Meet Sara, a 63-year-old type 1 diabetic who is very active.
Sara had gestational diabetes during her second pregnancy. She used a meter to measure her blood glucose and consulted with a dietician, who advised her to eat a lot of carbs. She thought it was bad advice and designed her own low-carb plan. Sara gave birth to a healthy baby.
Sara never considered type 1 diabetes an autoimmune disease, so she didn’t make the connection that her earlier diagnoses of Graves disease at 12 and Hashimoto’s at 19 put her at an increased risk for other autoimmune diseases. Additionally, her sister has rheumatoid arthritis, and her mother died of a rare autoimmune disease.
Sara realized she was at greater risk of getting type 2 diabetes because she had gestational diabetes and ate what she thought was a good diet, including lots of fruit and grains. Despite biking, running, and teaching a spin class, her A1c continued to rise. In 2011, at age 51, Sara was diagnosed with breast cancer, and six months later she was diagnosed with type 2 diabetes. Her fasting blood sugar went from 91 to 163. Sara says this was a “big wake-up call.” Her doctor prescribed metformin.
On an easy bike ride, she had an elevated HR of 163 and later learned that metformin raises exercise HR significantly.
Sara felt something wasn’t right, so she consulted with an endocrinologist. After reviewing her history and taking one look at her—she’s 5’5” and weighs 130 pounds—he proclaimed she wasn’t type 2. She presented with none of the risk factors: obesity, a history of heart disease, smoking, or a sedentary lifestyle. He diagnosed Sara with latent autoimmune diabetes in adults—type 2 LADA—a subtype of type 1 diabetes, sometimes called type 1.5.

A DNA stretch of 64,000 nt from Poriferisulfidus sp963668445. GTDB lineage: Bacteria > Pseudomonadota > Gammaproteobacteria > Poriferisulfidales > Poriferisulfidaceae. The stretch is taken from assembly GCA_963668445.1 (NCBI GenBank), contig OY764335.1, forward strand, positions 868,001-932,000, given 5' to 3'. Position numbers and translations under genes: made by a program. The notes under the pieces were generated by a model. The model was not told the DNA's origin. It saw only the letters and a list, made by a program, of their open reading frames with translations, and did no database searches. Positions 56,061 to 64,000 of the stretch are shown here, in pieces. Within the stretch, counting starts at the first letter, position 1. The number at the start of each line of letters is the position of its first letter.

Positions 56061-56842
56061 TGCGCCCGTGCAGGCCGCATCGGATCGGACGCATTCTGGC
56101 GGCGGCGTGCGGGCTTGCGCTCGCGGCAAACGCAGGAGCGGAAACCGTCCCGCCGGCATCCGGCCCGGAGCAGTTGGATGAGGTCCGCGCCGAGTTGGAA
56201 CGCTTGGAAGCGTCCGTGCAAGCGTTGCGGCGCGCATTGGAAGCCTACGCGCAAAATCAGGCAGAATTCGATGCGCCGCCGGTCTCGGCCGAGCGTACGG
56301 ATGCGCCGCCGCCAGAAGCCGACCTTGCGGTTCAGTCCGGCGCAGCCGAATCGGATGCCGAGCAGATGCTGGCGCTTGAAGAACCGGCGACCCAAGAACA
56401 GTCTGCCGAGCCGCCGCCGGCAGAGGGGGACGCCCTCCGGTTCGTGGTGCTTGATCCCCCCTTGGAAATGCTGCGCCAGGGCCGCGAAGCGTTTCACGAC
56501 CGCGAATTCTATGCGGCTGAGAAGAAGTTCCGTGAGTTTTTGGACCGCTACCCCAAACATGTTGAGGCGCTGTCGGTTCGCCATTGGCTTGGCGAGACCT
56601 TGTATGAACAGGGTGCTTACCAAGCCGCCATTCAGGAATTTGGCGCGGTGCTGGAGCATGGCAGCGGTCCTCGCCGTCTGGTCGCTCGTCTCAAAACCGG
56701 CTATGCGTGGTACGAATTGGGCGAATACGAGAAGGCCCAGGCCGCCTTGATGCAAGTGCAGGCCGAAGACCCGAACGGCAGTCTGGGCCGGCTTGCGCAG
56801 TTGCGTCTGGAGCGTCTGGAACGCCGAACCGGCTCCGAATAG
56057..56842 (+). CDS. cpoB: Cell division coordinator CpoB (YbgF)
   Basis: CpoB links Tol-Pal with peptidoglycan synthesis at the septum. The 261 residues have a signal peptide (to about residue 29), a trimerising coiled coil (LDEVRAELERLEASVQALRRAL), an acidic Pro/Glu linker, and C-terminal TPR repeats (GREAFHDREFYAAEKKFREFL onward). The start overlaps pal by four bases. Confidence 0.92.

He told her to eat whatever she wanted and take her insulin. She included lots of fruit in her diet. Sara started gaining weight—15 pounds in 4 months.
On a diabetes group online, she noticed people were crushing their numbers with low-carb. The postings of CGM—continuous glucose monitor—trace readings were great. Sara wasn’t experiencing them and decided to go hard-core low-carb. Today, she’s usually under 30 grams of carbs a day and has been low-carb for 10 years.
Recently, her A1c (a blood test that measures average blood glucose for the last three months) was 4.5—a very healthy score. Her coronary artery calcium score (CAC) was zero, meaning she has no calcified plaque in her arteries.
Sara says, “I’ve never felt better, and I’m 63 and can do a lot of stuff 30-year-olds can’t.”
Sara focuses on protein and fat and thinks this is particularly important for postmenopausal women to build muscle and strength. She describes her meals as “protein led, filled in with veggies.” She eats meat, eggs, low-carb veggies, and cheese, and puts cream in her coffee. Her snacks can’t require insulin—she can have a few berries with cream.
Sara eats her first meal at noon. This window of fasting has made a huge improvement in her insulin sensitivity, and she says it’s reduced her basal insulin needs by 2 units.
As an exercise enthusiast, Sara prefers using a pump to administer her insulin. On long bike rides, she may have a dip in blood sugar, and a pump is an easy way to manage her blood glucose levels.
Sara is active in the LADA community on Facebook. “When you find the path or door out, you want to share it.”
Results are not typical. All viewers of this content, especially those taking prescription or over-the-counter medications, should consult their physicians before beginning any nutrition, supplement or lifestyle program.